Since the release of Opening Doors, the nation’s first ever Federal strategicplan to prevent and end homelessness, all forms of homelessness have declined significantly, particularly among veterans.In November 2014, HUD, VA and the U.S. Interagency Council on Homelessness (USICH) released a national estimate of veteran homelessness in the United States which showed a decline of 33 percent (or 24,837 people) since 2010. This includes a nearly 40 percent drop in the number of unsheltered veterans sleeping on the street.
Since 2008, HUD and VA have awarded almost 70,000 HUD-VASH vouchers and served more than 82,000 veterans experiencing homelessness. Rental assistance and support services provided through HUD-VASH are a critical resource for local communities in ending homelessness among veterans.
In the traditional HUD-VASH program, VA Medical Centers (VAMCs) assess veterans experiencing homelessness before referring them to local housing agencies for these vouchers. Decisions are traditionally based on a variety of factors, most importantly the duration of homelessness and the need for longer term, more intensive support in obtaining and maintaining permanent housing. The HUD-VASH program includes both the rental assistance the voucher provides and the comprehensive case management that VAMC staff offers.
Veterans participating in the traditional HUD-VASH program rent privately owned housing and generally contribute no more than 30 percent of their income toward rent. VA offers eligible veterans experiencing homelessness with clinical and supportive services through its medical centers across the U.S., Guam and Puerto Rico.
MCLEAN, VA--- Freddie Mac announced today that it had another strong year with $28.3 billion in loan purchase and bond guarantee volume for its multifamily business in 2014, up 10 percent from $25.9 billion the previous year. This was the second largest year of multifamily purchases in the company's history.
New business volume reflects $25.8 billion of our $25.9 billion purchase cap for 2014 established by Freddie Mac's conservator, the Federal Housing Finance Agency (FHFA). In addition, new business volume not subject to the FHFA purchase cap totaled $2.5 billion and included certain affordable housing loans, loans for smaller multifamily properties, and loans for manufactured housing communities.
Quotes from David Brickman, executive vice president of Freddie Mac Multifamily:
- "We used 99.9 percent of our $25.9 billion volume cap for 2014 mortgage purchases by expanding our market presence and improving our market position as a leading multifamily debt capital provider in the U.S."
- "We are on a roll and growing by serving more markets including manufactured housing communities and smaller apartment communities. Our financing also increased for class B&C properties, as well as for those in secondary and tertiary markets due to rising demand for rental housing throughout the U.S."
- "We expect to have another year of double digit percent growth in our new business volume given that our volume cap for 2015 has been increased by 16 percent to $30 billion and we expect to increase our activity in uncapped products, particularly small property loans."
Freddie Mac Multifamily 2014 Business Highlights:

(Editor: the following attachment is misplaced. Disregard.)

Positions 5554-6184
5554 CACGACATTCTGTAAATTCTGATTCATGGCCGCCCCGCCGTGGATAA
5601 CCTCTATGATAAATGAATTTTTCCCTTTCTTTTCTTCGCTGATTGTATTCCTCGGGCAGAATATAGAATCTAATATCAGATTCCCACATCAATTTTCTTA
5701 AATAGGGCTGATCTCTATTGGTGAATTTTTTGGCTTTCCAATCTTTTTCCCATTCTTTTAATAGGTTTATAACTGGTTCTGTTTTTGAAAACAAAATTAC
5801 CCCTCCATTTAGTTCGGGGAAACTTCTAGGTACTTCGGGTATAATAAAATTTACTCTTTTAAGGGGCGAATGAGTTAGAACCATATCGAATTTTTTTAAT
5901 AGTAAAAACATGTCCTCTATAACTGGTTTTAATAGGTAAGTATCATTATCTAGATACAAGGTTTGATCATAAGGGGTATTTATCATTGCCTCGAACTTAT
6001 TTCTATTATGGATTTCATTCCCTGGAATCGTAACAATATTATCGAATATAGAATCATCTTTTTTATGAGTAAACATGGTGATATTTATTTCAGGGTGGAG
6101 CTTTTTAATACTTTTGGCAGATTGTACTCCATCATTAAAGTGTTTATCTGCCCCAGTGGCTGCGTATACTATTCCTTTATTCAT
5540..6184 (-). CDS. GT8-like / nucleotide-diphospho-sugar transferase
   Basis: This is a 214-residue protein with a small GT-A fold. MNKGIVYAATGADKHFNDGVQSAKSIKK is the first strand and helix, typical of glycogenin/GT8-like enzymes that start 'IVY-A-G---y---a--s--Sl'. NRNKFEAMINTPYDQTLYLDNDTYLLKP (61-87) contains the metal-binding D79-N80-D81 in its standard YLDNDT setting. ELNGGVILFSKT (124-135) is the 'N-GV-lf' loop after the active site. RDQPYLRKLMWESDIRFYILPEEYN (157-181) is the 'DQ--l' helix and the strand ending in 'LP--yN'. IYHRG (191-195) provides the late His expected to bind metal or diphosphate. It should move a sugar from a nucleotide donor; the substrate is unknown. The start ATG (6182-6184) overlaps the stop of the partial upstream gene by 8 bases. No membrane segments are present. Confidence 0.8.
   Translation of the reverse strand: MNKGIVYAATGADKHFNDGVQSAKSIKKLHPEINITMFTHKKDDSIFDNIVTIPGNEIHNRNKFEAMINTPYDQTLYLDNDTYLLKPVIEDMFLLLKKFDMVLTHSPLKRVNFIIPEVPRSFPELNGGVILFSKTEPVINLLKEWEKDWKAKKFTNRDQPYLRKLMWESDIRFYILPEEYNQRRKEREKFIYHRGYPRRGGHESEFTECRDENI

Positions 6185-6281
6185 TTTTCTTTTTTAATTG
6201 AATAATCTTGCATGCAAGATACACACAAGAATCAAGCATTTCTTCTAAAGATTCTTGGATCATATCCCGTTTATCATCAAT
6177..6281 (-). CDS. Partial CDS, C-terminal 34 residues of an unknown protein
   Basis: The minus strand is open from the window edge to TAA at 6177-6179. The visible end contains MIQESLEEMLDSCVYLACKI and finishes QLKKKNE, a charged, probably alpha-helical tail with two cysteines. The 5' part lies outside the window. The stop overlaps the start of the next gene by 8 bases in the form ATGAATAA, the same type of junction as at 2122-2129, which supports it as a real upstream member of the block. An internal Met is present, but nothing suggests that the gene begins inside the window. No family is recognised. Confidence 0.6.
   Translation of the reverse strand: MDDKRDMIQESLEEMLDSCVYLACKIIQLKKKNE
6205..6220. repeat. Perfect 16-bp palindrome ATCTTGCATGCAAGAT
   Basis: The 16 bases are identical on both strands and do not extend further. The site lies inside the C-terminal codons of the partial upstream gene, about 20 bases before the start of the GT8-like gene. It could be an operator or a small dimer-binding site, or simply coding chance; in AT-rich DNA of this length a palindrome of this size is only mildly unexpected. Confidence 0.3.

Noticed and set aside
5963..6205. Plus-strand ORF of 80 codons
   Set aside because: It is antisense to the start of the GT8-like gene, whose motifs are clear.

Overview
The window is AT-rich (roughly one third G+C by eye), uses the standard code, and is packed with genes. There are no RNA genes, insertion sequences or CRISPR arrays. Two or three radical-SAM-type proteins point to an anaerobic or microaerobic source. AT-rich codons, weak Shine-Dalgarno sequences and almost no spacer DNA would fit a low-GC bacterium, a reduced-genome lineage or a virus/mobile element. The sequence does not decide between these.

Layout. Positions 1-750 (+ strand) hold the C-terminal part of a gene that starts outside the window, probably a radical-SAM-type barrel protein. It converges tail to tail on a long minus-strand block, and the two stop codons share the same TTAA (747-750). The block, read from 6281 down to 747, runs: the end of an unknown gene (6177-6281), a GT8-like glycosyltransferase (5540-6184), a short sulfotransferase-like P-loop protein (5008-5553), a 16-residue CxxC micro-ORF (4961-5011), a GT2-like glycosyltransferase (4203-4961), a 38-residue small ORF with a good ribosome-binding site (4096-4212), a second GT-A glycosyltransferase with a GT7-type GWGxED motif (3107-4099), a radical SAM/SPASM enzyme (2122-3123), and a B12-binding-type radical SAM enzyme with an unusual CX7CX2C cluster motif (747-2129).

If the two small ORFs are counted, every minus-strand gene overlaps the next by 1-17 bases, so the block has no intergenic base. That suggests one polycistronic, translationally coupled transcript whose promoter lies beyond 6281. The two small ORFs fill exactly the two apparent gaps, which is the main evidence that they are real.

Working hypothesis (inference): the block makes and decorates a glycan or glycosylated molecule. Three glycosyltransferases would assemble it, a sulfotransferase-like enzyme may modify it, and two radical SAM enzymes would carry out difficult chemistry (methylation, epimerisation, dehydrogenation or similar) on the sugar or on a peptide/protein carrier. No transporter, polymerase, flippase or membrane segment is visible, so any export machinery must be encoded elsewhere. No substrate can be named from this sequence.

- Generated nearly $1.2 billion in total comprehensive income through the first three quarters.(Fourth quarter 2014 earnings data has not yet been released).
- Executed 21 Multifamily securities offerings in 2014 for a total transactions volume of $22.4 billion which, in addition to K-Deals, included a small volume of other securities, including the company's Q- and M-Deals.
- Issued $21.3 billion in K-Deals in 2014 and securitized almost $93 billion in multifamily loans since the program started in 2009, backing approximately $79 billion in guaranteed certificates and almost $14 billion in unguaranteed certificates.
- Settled roughly $2.7 billion in targeted affordable housing business of which approximately $1.4 billion were multifamily bond credit enhancements and Tax-Exempt Bond Securitizations (TEBS).
- Purchased just over $1.2 billion in seniors housing mortgages.
- Transacted close to $1.3 billion in student housing loans.
- Continued to provide a consistent source of liquidity to support affordable rental housing nationwide. Approximately 90 percent of the apartment units Freddie Mac finances are affordable to households earning up to the area median income, and most of those loans are securitized.
- Provided financing for nearly 1,800 properties amounting to almost 427,000 apartment units, of which the majority are affordable to families earning low or moderate incomes.
- Provided additional liquidity to more underserved markets by launching new initiatives to provide financing for Small Balance Loans and Manufactured Housing Community loans.
- Reported a low delinquency rate of 4 basis points as of December 31, 2014, reflecting our continued strong portfolio performance.
Click here to read the 2013 business volume press release.
Since the launch of Freddie Mac's multifamily business in 1993, it has provided more than $344 billion in financing for about 63,000 multifamily properties.
Freddie Mac was established by Congress in 1970 to provide liquidity, stability and affordability to the nation's residential mortgage markets. Freddie Mac supports communities across the nation by providing mortgage capital to lenders. Today Freddie Mac is making home possible for one in four home borrowers and is one of the largest sources of financing for multifamily housing.